As Minnesota continues to face changing demographics, how will employers respond to ensure that they attract the candidates they need? Hopefully, we will start to see rising wages for entry-level healthcare positions.

For more data on healthcare occupations at the Twin Cities and Statewide level, check out our reports page.

Twin Cities Healthcare Report, March 2017

Minnesota Healthcare Report, March 2017

Building Minnesota’s Workforce: Realistic approaches to address our need for more workers

Minnesota will soon face a significant labor shortage. In some key industries, the shortage is already being felt acutely by employers. If unemployment rates, existing racial and ethnic employment disparities, and trends in migration continue, we can expect only an average 0.35% annual increase in employment between 2016 and 2022. This is due in large part to the rapid retirement rate of the baby boomer generation, and the decreasing rate of participation in the labor force of young people.

This graphic, originally developed in October 2016 and now updated with new data and insights, offers a simplified 6-year outlook at the impact of several challenging, yet important goals for the future employment of Minnesotans.

Late last year, RealTime Talent used the data published by the MN Demographic Center to take a deeper look at recent employment trends, migration patterns, and Minnesota’s gross state product. We found that Minnesota will need about 278 thousand additional workers above which we anticipate to be employed by 2022. That means we need between 40 and 45 thousand additional workers each year to maintain our current rate of economic growth.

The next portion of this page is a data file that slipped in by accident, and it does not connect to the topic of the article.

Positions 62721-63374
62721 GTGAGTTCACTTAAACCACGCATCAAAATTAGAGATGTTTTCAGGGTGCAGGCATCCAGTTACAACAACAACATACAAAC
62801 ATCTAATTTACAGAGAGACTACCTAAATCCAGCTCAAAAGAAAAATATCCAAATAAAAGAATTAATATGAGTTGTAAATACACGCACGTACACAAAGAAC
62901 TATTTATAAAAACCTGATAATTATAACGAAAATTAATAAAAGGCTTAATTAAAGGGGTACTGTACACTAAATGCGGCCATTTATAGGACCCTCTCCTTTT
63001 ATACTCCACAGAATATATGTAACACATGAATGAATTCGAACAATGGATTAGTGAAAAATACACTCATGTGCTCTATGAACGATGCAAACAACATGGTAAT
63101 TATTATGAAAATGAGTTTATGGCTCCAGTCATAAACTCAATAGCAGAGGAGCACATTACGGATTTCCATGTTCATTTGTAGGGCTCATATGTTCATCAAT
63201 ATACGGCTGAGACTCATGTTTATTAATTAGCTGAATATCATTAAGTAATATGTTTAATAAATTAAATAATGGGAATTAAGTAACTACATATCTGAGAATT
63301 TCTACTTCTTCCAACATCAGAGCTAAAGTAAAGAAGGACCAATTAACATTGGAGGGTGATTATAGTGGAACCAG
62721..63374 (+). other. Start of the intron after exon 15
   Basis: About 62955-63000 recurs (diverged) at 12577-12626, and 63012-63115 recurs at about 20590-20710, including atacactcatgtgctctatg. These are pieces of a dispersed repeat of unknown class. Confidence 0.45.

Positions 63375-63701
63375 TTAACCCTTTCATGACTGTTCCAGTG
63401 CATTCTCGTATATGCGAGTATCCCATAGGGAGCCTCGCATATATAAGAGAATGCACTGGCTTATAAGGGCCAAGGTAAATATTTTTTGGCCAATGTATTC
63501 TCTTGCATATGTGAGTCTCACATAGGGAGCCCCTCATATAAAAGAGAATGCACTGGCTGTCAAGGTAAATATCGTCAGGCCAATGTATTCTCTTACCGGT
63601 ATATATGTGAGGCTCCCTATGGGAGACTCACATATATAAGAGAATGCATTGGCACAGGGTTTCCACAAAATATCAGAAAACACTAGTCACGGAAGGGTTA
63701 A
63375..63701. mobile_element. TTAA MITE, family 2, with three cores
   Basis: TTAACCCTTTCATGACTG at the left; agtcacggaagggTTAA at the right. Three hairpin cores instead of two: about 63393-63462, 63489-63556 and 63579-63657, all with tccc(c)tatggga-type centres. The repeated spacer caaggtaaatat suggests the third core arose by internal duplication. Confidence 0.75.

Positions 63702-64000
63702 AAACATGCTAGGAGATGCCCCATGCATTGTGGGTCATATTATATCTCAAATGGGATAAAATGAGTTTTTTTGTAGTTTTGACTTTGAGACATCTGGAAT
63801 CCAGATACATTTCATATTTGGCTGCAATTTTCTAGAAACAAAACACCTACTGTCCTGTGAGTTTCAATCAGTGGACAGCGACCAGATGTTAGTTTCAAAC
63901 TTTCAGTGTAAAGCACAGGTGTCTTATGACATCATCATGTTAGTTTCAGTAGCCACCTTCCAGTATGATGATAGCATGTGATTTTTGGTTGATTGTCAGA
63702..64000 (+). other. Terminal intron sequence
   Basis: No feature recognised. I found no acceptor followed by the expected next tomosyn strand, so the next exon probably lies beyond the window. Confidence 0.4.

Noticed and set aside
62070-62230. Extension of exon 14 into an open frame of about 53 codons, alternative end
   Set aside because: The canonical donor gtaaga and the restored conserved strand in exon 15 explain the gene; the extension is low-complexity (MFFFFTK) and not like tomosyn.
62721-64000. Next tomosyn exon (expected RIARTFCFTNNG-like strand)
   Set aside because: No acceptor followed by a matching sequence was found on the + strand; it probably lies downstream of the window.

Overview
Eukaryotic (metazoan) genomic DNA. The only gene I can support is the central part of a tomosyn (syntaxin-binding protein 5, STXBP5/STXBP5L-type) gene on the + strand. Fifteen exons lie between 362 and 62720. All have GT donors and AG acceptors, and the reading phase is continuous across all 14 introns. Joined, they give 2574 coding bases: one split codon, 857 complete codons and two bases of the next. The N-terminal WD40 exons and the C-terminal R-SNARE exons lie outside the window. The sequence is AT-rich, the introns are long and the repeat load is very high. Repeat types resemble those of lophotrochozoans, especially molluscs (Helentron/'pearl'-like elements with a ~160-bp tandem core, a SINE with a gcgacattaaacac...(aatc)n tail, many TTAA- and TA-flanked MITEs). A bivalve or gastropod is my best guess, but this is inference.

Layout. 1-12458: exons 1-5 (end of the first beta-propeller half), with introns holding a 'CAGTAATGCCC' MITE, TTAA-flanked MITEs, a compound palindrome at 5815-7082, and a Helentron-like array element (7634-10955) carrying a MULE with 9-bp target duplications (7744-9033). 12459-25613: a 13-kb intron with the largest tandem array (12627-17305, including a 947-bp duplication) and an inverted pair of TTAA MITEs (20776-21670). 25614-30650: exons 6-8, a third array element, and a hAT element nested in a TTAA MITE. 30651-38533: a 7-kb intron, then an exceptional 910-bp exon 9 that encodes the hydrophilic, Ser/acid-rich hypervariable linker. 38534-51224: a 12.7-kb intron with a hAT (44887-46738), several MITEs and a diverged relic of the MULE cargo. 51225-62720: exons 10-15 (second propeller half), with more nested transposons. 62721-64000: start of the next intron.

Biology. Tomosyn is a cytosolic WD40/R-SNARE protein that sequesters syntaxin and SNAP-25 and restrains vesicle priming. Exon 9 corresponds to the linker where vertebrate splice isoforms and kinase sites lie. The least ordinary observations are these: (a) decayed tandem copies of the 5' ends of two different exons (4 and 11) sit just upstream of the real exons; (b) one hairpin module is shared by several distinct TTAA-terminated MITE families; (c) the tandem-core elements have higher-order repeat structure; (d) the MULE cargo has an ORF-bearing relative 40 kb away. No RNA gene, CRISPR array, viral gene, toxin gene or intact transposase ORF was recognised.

Modest improvements to this scenario can be obtained through some familiar kinds of interventions in the functioning of the labor force. Namely, increasing labor force participation and focusing on increasing employment rates. However, even if we take the most optimistic outlook, we will likely still fall short at least 200 thousand workers by 2022 across the state. In the years ahead, we will need new and diverse strategies for attracting and retaining talent from both domestic and international sources, as well as creative approaches to increasing the productivity of Minnesota’s existing workforce.

For more information, download the graphic here.